WASHINGTON (Feb. 29)
Former President Herbert Hoover, an organizer of the Commission for Polish Relief, told the House Foreign Affairs Committee today that 7,000,000 Poles face starvation unless help is forthcoming immediately. The committee is considering bills calling for a Government appropriation of $10,000,000 to $20,000,000 for Polish relief.
Appearing before a congressional committee for the first time since he left the White House, Hoover told a room packed with spectators, newsreel cameramen and reporters that the situation in Poland has become desperate.
Ordinarily, he said, the Poles were a self-sustaining people, but since the Nazi invasion so much of their foodstuffs had been confiscated and removed to German and the economic life of the country had been so disrupted, that the population was reduced to misery. He estimated that $40,000,000 would be needed to relieve the situation.
Rep. Hamilton Fish (Rep.,NY) asked Hoover: “Several people have testified about the work the Polish Red Cross is doing. I understand that the Polish Red Cross has been merged with the German Red Cross.”
Hoover replied: “It is my understanding that the Polish and German Red Cross have both been integrated into a German Government relief set-up. You will find people wearing the Red Cross emblem but to all practical purposes it is no longer the Red Cross.”
Fish said: “Then in other words these people talking about the Polish Red Cross are talking about something that doesn’t exist.” Hoover nodded.
A spokesman for the American Red Cross later denied Hoover’s statement that the Polish and German Red Cross have been integrated into the Nazi relief setup. The spokesman said the Polish Red Cross was still operating, although under adverse conditions, and that the German Red Cross was functioning as a parallel but not allied organization to the Nazi relief agency. The German Red Cross, it was emphasized, cooperates with the International Red Cross with headquarters at Geneva and is concerned principally with overseeing treaty obligations and not direct relief.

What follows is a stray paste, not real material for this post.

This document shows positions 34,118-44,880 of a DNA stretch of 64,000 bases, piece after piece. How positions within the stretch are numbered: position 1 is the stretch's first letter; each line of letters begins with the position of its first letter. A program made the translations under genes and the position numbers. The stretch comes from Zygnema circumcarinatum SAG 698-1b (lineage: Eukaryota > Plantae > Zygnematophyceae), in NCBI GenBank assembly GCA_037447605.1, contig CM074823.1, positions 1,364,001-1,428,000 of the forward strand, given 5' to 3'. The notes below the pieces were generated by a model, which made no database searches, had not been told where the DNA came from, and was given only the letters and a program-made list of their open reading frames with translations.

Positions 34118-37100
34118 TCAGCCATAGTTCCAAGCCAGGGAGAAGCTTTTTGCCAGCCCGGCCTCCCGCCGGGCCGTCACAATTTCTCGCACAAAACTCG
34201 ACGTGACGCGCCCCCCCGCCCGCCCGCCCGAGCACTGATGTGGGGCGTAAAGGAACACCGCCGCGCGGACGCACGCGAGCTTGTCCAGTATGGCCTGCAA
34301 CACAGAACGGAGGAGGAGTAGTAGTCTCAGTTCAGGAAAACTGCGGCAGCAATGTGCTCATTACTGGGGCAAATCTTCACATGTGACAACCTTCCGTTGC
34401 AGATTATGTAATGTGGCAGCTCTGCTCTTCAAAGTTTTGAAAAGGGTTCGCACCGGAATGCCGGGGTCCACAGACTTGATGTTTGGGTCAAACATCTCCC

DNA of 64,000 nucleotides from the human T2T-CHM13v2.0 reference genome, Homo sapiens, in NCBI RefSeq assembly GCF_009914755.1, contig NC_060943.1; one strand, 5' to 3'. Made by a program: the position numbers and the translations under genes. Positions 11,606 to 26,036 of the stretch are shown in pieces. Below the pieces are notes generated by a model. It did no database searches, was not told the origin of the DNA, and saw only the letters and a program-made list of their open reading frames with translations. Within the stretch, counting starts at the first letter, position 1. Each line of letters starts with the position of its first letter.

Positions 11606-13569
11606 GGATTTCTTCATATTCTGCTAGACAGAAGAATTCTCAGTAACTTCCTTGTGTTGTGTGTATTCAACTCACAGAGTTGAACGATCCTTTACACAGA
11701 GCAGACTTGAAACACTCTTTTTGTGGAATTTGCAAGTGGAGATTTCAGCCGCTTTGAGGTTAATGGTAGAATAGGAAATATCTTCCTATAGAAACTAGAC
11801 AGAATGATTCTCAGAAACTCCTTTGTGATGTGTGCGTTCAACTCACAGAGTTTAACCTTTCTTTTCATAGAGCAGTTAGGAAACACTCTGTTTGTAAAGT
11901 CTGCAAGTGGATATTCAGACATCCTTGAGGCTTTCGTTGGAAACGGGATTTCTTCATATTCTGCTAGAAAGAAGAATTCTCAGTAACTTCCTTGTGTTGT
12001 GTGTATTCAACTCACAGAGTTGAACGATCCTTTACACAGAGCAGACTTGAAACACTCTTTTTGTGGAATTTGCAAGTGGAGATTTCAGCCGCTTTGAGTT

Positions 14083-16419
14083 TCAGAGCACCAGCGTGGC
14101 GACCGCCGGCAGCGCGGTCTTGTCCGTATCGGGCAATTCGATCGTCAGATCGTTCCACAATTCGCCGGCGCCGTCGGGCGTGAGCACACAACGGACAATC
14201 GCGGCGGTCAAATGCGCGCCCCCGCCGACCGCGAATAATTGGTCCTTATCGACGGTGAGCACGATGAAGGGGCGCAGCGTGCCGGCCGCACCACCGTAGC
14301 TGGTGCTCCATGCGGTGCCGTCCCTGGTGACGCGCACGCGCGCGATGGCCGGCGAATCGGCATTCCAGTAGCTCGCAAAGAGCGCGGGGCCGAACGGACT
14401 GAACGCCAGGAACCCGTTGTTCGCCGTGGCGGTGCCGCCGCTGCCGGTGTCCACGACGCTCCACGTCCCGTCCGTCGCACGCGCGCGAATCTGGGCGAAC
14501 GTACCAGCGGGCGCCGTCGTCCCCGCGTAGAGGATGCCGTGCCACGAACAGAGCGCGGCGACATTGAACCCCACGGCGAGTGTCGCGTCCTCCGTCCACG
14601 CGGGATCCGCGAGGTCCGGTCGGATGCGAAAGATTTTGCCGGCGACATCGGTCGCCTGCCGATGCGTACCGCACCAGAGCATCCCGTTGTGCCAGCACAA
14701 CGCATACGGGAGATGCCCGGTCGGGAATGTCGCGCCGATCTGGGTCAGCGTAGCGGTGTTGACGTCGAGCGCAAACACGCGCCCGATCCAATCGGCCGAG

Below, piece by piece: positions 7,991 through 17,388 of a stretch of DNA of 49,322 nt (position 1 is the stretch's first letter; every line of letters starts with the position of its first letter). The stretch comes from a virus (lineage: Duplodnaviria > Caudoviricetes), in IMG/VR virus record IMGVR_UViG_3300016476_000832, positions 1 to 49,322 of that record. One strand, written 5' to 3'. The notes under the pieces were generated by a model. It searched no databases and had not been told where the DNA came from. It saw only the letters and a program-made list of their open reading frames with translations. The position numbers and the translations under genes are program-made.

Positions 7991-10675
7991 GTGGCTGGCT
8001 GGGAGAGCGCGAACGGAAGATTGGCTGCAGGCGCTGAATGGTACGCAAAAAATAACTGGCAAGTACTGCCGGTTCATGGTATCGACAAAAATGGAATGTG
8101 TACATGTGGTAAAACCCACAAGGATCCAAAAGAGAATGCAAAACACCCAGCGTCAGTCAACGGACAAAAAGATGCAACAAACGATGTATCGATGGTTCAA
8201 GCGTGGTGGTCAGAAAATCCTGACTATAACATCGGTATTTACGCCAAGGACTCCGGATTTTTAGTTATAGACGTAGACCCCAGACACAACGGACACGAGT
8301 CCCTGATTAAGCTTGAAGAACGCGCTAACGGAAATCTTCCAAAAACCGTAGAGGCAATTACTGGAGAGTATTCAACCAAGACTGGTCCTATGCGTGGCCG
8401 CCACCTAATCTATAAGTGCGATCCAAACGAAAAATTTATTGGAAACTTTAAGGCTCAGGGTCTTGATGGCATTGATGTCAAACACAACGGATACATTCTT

Hoover denied that Polish relief embraced any threat of involvement in Europe’s wars, and said: “As far as I am concerned, I am prepared to feed women and children and I don’t care of what race they are.”
He insisted that the Allied Governments must have assurances that foodstuffs do not fall into German hands or not one pound of food could reach Poland. Negotiations between a group of people he called together and the German Government were continuing, he said, adding: “I have no doubt an agreement will be reached in a few weeks.”
He said he was sure the President would have no objection to sending surplus American food to Poland under the terms of the agreement now under discussion.
Hoover was closely questioned by Rep. W.O. Burgin (Dem.,N.C.) on the ex-President’s recommendation that America should ship its surplus supplies to Poland under the aegis of an international committee. Burgin asked whether cotton shipped to Poland would reach “all the people.” Hoover said it would have to be regulated completely by Americans.
Burgin pumped questions at Hoover concerning the Jews and Poles who have been segregated in the Lublin “reservation” and elsewhere. Hoover said he did not think the segregated portions of the population could ever adjust themselves to a new life and therefore relief in Poland would have to be a continuing process.
Asked whether, in his opinion, the Nazis would let the Poles and Jews perish, Hoover declined to answer categorically, but said that the German reply to starvation would be citation of the Allied blockade.